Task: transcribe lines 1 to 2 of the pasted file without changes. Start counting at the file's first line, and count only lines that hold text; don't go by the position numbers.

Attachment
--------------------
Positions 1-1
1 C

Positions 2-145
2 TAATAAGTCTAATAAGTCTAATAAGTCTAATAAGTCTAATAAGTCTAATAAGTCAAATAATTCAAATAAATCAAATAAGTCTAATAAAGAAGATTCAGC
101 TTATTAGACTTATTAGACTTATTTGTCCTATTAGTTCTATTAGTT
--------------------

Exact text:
Positions 1-1
1 C